Shaft and Bumpy finally get in contact with each other after which, Bumpy comes to Shaft's office with Willie, his right hand man. Bumpy finally states his reason for looking for Shaft. Someone has kidnapped his daughter. Bumpy steers Shaft in the direction of a group of Black Nationalists named "The Lumumbas", led by a guy names Ben Buford. When Shaft shows apprehension in taking the job, stating that Bumpy's version of events "don't lay right", Bumpy breaks down and pleads for him to find her. Shaft finally relents and states his price for the job ($50 an hour, plus expenses, and no questions on how I spend it) $, the dollar sign, is primarily used to represent currencies: Many different dollars Many different pesos Different escudos The Brazilian real The Tongan paanga The Nicaraguan córdoba $ may also be: $ (film), also known as Dollars A sigil (computer programming) Category: ...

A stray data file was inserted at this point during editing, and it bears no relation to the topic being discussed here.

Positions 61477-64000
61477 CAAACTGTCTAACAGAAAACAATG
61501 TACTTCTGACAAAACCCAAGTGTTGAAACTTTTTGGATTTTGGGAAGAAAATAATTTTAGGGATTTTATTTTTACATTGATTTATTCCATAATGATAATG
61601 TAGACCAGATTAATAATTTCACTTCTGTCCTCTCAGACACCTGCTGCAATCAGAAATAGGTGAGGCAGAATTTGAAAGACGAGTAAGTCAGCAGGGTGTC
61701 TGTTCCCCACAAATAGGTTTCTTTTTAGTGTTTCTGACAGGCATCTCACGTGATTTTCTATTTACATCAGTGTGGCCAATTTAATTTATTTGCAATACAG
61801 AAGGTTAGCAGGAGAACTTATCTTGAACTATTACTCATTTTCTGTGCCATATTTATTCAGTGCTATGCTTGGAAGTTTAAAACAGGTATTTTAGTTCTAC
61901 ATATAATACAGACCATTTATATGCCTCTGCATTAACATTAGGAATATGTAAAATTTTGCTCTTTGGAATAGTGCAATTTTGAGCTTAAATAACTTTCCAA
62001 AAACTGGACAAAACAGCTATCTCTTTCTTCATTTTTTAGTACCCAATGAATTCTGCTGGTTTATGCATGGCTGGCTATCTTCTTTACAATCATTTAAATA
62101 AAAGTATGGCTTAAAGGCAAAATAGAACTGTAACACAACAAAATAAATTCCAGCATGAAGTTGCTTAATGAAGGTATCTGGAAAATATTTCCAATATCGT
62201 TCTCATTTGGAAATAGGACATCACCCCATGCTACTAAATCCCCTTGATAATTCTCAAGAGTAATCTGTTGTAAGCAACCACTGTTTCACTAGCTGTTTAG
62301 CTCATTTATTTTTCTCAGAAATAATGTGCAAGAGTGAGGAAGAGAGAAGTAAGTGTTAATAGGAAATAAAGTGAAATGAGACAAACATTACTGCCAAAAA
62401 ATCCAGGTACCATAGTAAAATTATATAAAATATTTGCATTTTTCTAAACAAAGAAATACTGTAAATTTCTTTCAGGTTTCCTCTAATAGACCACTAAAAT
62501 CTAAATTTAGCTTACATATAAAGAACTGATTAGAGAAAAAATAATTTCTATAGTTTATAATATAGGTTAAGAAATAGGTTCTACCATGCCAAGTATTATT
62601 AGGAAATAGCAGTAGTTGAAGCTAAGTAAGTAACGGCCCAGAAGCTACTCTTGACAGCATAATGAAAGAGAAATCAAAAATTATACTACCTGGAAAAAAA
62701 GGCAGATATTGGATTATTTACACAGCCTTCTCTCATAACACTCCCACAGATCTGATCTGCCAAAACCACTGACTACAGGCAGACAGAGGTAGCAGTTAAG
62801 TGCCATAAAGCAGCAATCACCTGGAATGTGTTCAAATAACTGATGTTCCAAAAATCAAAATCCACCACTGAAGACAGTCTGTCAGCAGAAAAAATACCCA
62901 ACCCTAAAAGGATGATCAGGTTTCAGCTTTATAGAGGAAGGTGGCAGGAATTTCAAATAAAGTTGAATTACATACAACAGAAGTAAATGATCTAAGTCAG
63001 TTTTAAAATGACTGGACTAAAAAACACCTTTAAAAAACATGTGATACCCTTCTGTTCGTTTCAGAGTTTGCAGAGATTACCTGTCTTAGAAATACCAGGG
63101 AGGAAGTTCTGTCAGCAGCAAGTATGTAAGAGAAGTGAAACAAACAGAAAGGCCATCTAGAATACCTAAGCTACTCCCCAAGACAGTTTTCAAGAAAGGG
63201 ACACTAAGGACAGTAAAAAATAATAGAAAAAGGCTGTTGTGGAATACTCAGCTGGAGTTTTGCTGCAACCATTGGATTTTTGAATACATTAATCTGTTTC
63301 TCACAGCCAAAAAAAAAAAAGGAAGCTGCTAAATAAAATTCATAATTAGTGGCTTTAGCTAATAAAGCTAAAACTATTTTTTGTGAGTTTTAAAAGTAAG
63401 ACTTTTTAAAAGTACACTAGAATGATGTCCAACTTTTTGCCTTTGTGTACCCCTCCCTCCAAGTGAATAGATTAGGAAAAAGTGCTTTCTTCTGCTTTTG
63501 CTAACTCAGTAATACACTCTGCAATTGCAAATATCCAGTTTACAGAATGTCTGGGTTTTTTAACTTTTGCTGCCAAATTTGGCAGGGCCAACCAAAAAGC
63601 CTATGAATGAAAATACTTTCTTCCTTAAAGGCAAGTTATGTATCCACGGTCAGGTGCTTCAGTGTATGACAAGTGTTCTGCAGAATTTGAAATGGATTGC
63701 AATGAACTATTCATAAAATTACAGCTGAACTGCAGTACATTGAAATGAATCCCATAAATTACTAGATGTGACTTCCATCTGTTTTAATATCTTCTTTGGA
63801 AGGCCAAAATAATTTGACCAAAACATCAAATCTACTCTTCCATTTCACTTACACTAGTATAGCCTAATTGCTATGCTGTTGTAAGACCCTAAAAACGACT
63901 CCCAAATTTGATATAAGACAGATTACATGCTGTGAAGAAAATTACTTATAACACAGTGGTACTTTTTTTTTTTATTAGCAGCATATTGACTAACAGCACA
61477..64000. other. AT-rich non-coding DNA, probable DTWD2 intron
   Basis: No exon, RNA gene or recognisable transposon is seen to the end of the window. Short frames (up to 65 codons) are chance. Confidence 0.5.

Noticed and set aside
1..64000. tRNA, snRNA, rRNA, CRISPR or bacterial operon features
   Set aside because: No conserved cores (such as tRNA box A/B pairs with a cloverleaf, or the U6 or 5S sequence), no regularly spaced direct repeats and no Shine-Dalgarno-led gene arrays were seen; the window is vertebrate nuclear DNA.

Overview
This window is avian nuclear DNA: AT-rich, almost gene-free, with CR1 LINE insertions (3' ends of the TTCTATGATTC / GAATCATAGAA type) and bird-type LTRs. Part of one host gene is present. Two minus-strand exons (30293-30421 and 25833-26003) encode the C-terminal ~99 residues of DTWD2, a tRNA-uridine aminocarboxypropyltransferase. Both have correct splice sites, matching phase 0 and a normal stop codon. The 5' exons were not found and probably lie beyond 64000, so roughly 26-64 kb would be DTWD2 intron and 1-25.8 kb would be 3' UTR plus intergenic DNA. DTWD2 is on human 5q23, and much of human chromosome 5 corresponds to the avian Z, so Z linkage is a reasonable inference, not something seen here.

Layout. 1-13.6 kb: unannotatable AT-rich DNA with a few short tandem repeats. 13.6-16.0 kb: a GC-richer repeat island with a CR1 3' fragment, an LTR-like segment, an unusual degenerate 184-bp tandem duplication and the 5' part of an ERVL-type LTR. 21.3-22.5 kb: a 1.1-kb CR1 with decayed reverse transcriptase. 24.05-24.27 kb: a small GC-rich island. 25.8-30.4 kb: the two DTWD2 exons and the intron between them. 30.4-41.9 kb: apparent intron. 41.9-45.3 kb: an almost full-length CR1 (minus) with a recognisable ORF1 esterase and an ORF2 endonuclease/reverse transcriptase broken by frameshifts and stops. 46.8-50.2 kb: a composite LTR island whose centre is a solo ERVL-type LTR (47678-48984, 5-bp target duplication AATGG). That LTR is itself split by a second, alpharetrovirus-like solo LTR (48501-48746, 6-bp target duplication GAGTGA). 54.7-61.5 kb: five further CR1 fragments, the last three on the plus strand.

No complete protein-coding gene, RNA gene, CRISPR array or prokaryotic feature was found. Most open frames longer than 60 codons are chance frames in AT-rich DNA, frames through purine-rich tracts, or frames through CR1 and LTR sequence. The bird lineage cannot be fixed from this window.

The remainder of the movie shows Ben and Shaft linking up at Ben's group's headquarters (where its revealed that they were "in the movement" together back in the day), where Ben's other members get murdered by unknown assailants (along with the fingerman that followed Shaft from a hot dog stand where Shaft and Vic were meeting earlier in the evening). Shaft being clued in by Vic after the shooting, that Shaft himself was the target of the shooting, not Ben as previously thought. Shaft is told that there are brewing tensions between the "uptown" hoods belonging to Bumpy Jonas and the "downtown" Mafioso, culminating with a couple of murders. Vic states that those who know, know its "hood against hood" on the inside, but the perception is black against white to the general public. He also show him some pics of two of the Mafioso guys that just got to New York. Vic pleads to Shaft to just clue him into whats going on (Vic already knew that Bumpy was looking for Shaft).